Somewhere in every human being resides the fantasy to own a huge, expensive showcase house — and big-time charities are pouncing all over it.
In California and across the United States it's become a trend to sell $150 tickets that can win a $2 million house — and ring up leftover money for a group doing good deeds.
In San Francisco, the Yerba Buena Center for the Arts is relentlessly promoting its July 10 raffle of a $2.4 million house near Golden Gate Park. It's happening in the capital region, too, for the first time: a $150 ticket could win you a $1.9 million house in Placer County – while raising funds for Ronald McDonald House Charities of Northern California. In February, a couple from Danville – the husband just laid off – won a $1.2 million house in Marin County with a $150 entry.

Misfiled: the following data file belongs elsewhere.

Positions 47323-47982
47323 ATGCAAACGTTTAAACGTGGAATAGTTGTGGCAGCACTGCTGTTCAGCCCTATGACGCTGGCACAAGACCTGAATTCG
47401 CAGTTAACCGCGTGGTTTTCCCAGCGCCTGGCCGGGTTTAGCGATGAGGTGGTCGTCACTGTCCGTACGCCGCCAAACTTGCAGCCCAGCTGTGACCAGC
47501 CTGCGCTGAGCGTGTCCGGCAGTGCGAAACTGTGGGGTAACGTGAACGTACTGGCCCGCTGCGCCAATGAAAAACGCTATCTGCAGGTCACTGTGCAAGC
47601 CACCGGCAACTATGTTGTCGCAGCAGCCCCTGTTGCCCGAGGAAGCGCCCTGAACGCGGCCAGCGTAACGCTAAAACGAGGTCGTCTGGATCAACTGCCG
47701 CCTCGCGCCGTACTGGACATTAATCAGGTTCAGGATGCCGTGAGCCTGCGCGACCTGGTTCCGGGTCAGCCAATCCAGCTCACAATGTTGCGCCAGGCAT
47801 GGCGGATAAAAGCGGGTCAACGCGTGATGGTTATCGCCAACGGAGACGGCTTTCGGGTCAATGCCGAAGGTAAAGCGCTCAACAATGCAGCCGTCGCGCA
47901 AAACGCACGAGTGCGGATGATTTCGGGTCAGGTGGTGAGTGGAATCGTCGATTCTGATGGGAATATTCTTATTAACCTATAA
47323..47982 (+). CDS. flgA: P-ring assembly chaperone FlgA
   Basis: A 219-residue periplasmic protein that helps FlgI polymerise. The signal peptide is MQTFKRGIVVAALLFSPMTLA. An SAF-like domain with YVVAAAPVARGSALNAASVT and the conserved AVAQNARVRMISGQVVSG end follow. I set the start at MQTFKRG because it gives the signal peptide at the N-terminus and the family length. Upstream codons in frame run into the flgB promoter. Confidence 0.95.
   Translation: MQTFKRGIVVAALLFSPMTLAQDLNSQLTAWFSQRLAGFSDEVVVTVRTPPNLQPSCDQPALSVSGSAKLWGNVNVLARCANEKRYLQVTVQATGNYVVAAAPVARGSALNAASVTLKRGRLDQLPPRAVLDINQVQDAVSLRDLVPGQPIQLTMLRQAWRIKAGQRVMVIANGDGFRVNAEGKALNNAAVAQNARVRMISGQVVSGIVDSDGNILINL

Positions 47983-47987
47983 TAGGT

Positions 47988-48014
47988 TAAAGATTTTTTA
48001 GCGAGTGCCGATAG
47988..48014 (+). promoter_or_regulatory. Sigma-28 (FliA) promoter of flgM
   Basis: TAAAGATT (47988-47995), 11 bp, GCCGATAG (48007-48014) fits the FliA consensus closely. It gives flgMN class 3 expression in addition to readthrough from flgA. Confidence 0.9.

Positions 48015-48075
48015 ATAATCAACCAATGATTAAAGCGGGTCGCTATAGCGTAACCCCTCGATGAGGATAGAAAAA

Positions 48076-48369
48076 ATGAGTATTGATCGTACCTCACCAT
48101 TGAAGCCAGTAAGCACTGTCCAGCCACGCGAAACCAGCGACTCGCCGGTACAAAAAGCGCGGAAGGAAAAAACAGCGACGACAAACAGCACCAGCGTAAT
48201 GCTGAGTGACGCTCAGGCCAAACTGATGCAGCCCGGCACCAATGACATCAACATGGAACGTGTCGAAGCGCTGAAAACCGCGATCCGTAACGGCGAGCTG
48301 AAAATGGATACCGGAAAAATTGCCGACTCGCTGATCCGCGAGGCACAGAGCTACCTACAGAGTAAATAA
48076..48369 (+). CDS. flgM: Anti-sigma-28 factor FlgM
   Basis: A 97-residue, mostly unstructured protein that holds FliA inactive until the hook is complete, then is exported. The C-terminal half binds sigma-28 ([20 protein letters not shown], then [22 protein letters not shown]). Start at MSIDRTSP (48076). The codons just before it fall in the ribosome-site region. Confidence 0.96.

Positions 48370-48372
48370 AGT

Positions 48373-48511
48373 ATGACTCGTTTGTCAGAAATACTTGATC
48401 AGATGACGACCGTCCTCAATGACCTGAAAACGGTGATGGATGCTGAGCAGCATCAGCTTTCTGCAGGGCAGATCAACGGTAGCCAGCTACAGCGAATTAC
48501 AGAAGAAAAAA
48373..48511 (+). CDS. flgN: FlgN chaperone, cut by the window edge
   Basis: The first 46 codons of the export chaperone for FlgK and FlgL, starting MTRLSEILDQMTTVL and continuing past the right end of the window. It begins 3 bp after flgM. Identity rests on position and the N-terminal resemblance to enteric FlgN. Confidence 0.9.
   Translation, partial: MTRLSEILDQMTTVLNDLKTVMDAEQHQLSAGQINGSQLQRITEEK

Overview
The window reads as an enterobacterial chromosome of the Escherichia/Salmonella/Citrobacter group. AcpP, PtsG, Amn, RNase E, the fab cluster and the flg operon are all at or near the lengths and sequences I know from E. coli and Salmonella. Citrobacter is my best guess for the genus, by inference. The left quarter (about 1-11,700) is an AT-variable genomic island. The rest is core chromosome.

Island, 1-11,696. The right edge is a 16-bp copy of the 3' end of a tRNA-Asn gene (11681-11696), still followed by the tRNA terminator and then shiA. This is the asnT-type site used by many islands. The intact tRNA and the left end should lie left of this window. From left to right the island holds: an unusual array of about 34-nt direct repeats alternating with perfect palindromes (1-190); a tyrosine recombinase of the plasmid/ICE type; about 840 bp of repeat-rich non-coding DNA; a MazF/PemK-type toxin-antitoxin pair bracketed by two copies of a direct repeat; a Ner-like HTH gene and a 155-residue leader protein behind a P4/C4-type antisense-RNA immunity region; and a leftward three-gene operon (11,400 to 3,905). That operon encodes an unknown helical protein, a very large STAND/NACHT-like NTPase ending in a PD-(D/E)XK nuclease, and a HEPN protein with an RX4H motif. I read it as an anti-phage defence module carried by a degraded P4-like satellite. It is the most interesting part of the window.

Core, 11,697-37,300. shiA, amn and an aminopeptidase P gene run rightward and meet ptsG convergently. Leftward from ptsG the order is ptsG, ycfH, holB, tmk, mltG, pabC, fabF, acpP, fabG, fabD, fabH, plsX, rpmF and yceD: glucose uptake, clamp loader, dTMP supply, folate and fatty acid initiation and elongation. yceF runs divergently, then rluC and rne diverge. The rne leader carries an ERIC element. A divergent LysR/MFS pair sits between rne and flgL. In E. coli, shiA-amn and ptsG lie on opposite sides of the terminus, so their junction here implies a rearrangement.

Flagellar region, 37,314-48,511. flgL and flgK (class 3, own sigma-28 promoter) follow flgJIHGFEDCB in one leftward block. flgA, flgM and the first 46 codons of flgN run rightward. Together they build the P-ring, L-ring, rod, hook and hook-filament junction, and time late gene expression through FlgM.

What gives? Is this a new way to sell a house in a market where everything above $400,000 is stalled?
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Sandra Sims, president of Texas-based Step By Step Fundraising, said she gets questions weekly from "homeowners who want to raffle their house because they're having a hard time making payments." It may be, she said, that some big homes are "distress situations."
That's speculative, of course, and Home Front has no inside knowledge on any of these big raffle homes.
Neal Martin-Zeavy, raffle director for the Placer County residence, said, "A couple members of our extended community in Placer County were in a position to partner with a nonprofit. They've asked us to keep their names anonymous. But they were in a position to make their home available for a raffle, and we're obviously overjoyed."
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